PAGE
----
Examples of financing goals & objectives

Source: U.S. Department of Energy, 2014.

You may also want to consider a set of secondary financing objectives that support other components of your program. For example:

  • Goal: Build brand awareness:
    • Objective: Generate interest in your energy upgrade program by helping one of your lending partners to integrate your program’s materials into its loan marketing by quarter 3.
  • Goal: Enhance contractor sales:
    • Objective: Expand the skills and knowledge of contractors in selling home energy upgrades and financing by providing classroom and role play training on financing options for at least 10 contractors by quarter 1.

As you decide upon your financing objectives, make sure you have a way to measure progress toward each. You may need to revise or change your objectives over time. Programs often have to make adjustments based on valuable customer and community feedback.

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Reach out to stakeholders for insight and refinement

Reaching out to potential program partners and stakeholders can help you refine your financing strategy objectives. Stakeholders can include municipal governments, residential energy efficiency program sponsors, contractors and trade allies, lenders and potential investors, electric and gas utilities, universities, community action groups, and other non-governmental organizations.

Working with stakeholders may help strengthen your program’s credibility, support effective integration of the loan program with home energy upgrade activities, and enhance the attractiveness of the loan program in the marketplace.

Learn more about the roles and potential impact of financing partners and stakeholders in Chapter 6 of DOE's Clean Energy Finance Guide for Residential and Commercial Building Improvements, “Partners & Stakeholders: Roles and Potential Impact."

The Benefits of Stakeholder Buy-In

Michigan Saves developed a statewide network of more than 20 partners and stakeholders, including municipalities, utilities, energy professionals, lenders, trade associations, universities, and community action groups that contributed first-hand knowledge and expertise to help devise program design and implementation strategies, and ways to generate excitement for their program within Michigan.

With the help of stakeholders, Michigan Saves staff conducted research that found that observed losses (i.e., write-offs of unpaid loans) on energy efficiency-related loans from around the country ranged from 1% to 4%. With this knowledge, Michigan Saves was able to leverage public funding to attract loan capital from its private financial partners at a ratio of 20:1. Michigan Saves also worked with its participating lenders and contractors to develop an efficient method for approving and funding loans—a critically important part of an effective financing program.

Michigan Saves was also able to motivate its partners to provide free marketing, outreach, and measurement and verification services by showing them how this program would serve their own goals. As Michigan Saves has demonstrated, key stakeholders in the community can provide valuable insight into how a program can effectively use public funds to address the needs of the community.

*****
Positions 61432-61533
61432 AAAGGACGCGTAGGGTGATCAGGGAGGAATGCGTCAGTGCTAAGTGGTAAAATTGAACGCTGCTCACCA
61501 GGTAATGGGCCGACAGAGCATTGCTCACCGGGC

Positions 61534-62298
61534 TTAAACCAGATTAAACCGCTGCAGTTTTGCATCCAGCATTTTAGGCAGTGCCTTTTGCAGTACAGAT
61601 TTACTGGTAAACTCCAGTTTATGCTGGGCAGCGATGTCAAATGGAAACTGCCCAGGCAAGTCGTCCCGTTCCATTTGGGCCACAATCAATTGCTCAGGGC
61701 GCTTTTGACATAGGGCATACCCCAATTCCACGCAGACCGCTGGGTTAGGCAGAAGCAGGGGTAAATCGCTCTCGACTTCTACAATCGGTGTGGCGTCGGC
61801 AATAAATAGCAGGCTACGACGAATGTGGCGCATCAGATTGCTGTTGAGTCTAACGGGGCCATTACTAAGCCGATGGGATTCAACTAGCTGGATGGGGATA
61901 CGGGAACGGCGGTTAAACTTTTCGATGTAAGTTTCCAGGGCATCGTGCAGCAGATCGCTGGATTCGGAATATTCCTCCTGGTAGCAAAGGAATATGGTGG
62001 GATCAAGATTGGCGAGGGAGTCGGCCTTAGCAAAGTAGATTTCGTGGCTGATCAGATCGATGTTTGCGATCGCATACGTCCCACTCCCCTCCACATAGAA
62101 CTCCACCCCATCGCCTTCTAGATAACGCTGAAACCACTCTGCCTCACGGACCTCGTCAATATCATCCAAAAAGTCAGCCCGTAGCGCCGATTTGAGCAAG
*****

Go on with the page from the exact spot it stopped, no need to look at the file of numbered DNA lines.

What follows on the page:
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Tips for Success

In recent years, hundreds of communities have been working to promote home energy upgrades through programs such as the Better Buildings Neighborhood Program, Home Performance with ENERGY STAR, utility-sponsored programs, and others. The following tips present the top lessons these programs want to share related to this handbook. This list is not exhaustive.

Set realistic expectations for launching and scaling up your program

Many program administrators have found that launching and scaling up a program often takes longer than planned for, especially when forming partnerships with contractors and lenders. New energy efficiency programs often need at least 2-3 years to launch and become fully operational. Across programs, the amount of time it takes to get to full operations depends on many factors, including the number of qualified contractors working in the area, the availability of funding, the level of stakeholder and partner support that is available, the program’s goals and strategies, and the presence of unique program features that may take time to develop, such as community workforce agreements or loan products. Many program administrators found it helpful to set realistic expectations internally—and with key partners and stakeholders—about how long it takes to get programs fully up and running. And, they suggest celebrating and communicating achievements along the way.

  • emPowerSBC in Santa Barbara, California, found that launching its program and scaling up took more time than expected. The launch of the program was delayed more than a year as the program modified its financing strategy from one that relied on residential PACE to one focused on a loan-loss reserve. Following the launch, hiring delays kept the program from being fully staffed for around six months. Contractors working with the program reported that it took three to twelve months for a lead to turn into a signed contract for upgrade services because homeowners took their time deciding whether to invest in energy efficiency.